We are often asked the question of whether to establish a new company in the form of a corporation or limited liability company. This is a very complex question, involving many factors, including anticipated tax and growth issues. Therefore, you should always consult with your particular advisors.
As a general rule, our office follows some guidelines for general discussion:
Corporations and LLCs are legal entities with presumed limited liability protection for the shareholders. However, the corporate entity has a tried and true existence for many years and, all things being equal, remains our entity of choice. Corporations offer great flexibility and protection. Corporations are the entity of choice to "go public" in an initial public offering. Corporations also offer tax qualified stock options (ISO's).
Corporations have the detriment of "double taxation"; that is, for $100 of profit, the corporation pays an income tax, then the remainder that is distributed to shareholders is taxed again to the recipients. This is effectively like being in the 55% tax bracket. For smaller businesses, a corporation and make a Subchapter S election. This tax election, called an "S" election, or S corporation, allows the corporation to be taxed similarly to a partnership. Partnerships themselves do not pay taxes, but the income "flows through" the corporation and is taxed directly to the partners at their personal tax rate, on a pro-rata basis relative to ownership of the partnership. S corporations offer the best of both worlds: limited liability and taxation like a partnership.
The downside of an S corporation is that it is limited to one class of stock, 75 shareholders, no non-resident alien shareholders, no corporate shareholders under certain circumstances. Usually, it is the one class of stock and corporate shareholder issue that presents challenges for structuring.
LLC's are technically historically partnerships with limited liability. Therefore, LLC's are taxed as partnerships, unless you prefer otherwise. As the same time, LLC's do not have the long legal history such as corporations. LLC's have only been recognized as legal entities in more recent years. And, for many years, taxation of LLC's was in dispute. Therefore, the case law relating to taxation and governance is less assured. Unlike the LLC statute, the corporation statute has much more definitive rules, and a long history of case precedent.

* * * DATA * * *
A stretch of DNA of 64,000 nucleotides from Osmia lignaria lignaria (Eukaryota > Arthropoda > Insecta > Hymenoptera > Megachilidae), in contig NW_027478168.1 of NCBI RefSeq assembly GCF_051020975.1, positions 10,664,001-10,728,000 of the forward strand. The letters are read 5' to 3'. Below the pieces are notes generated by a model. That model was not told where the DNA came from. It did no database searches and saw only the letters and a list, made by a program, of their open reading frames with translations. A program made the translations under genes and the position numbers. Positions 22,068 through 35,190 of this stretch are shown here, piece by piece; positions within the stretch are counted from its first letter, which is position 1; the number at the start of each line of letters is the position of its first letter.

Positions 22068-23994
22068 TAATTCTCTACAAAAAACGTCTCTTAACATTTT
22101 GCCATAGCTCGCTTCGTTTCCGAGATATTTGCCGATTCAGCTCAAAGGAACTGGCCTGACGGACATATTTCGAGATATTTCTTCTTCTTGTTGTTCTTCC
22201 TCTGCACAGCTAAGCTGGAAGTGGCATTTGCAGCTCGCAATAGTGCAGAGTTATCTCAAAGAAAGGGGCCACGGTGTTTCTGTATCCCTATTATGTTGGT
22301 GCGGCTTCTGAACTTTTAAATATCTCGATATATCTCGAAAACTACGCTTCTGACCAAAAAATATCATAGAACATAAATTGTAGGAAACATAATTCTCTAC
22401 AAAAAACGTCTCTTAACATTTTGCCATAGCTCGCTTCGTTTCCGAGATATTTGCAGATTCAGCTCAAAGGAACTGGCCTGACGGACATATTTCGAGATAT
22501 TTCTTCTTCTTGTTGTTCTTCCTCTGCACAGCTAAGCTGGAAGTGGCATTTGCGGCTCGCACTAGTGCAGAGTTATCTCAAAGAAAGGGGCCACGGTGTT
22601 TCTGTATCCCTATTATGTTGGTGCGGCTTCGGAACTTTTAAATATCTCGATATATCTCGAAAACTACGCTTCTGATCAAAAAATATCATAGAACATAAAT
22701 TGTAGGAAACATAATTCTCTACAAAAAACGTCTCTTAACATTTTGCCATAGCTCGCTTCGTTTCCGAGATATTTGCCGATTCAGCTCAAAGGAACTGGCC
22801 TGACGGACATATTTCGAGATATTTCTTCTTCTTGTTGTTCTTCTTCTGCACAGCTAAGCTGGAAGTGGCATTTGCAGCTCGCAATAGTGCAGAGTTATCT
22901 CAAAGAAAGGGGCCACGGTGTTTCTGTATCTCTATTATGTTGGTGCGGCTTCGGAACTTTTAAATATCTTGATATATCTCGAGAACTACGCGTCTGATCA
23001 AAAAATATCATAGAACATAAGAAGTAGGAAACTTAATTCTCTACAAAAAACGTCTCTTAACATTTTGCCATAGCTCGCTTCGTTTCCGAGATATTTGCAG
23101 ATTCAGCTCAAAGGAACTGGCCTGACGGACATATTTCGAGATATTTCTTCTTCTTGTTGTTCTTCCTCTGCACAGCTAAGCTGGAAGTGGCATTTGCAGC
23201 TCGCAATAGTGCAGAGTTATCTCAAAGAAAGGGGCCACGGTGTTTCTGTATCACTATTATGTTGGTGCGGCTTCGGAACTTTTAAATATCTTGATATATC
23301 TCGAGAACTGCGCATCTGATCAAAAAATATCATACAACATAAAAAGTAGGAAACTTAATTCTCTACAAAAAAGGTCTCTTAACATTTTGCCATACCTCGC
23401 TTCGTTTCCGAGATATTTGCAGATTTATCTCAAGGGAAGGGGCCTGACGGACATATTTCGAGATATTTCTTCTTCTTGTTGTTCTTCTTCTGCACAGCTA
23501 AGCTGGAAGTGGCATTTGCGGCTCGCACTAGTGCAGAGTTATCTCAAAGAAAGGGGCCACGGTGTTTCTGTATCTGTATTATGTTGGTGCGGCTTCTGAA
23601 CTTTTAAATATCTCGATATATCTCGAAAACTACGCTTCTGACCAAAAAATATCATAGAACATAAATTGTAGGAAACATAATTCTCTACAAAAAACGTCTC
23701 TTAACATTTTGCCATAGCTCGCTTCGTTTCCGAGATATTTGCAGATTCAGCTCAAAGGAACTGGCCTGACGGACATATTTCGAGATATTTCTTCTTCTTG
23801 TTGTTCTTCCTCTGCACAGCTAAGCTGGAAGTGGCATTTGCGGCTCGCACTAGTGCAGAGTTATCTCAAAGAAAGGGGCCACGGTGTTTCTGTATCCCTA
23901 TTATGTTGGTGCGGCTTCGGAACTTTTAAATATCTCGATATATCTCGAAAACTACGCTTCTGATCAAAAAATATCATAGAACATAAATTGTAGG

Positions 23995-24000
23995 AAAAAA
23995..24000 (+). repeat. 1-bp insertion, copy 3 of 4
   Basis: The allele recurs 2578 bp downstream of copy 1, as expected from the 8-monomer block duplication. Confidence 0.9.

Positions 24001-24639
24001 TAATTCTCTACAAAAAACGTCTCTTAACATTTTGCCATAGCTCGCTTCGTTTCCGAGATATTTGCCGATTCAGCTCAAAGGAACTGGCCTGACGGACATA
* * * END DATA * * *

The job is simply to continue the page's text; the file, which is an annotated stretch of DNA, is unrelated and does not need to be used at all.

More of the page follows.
Where LLC's perform best is when an S corporation will not work because flexibility is required in structuring, such as two classes of stock. However, because LLC's permit such great flexibility, care must be taken in the structuring. A blank slate can be a good thing or bad thing, depending upon the circumstances. LLC's present excellent opportunities for joint ventures.
That said, here's a common thought process:
a. A single resident shareholder. No plans to have corporate shareholder. No need for multiple classes of stock. No fancy structuring. A simple small business desiring limited liability. We often recommend S corporations.
b. Any time an S corporation will not be available and the flow through tax is desired, then we often recommend an LLC. If the client has the goal to become a public company, then it is a trade-off between a C corporation or temporarily an LLC until the IPO.
We know of some firms that recommend LLC's for all purposes because of the corporate and tax flexibility. We do not share that perspective. LLC's are very flexible entities for structuring, but, if the flexibility is not needed, then the LLC creates risk, particularly for a single member LLC. S corporations have, of course, worked splendidly for many years.
In short, we start with the soft presumption of forming limited liability entities in the form of S corporations, then evaluate the particular circumstances of our client to determine if we should override the presumption for an LLC.
[IMPORTANT NOTICE: Articles are for general information only. Laws vary in jurisdictions. You should not rely upon this information for your particular situation. The law in this document may not be current, and jurisdictions vary. Always consult an attorney for your particular situation.]
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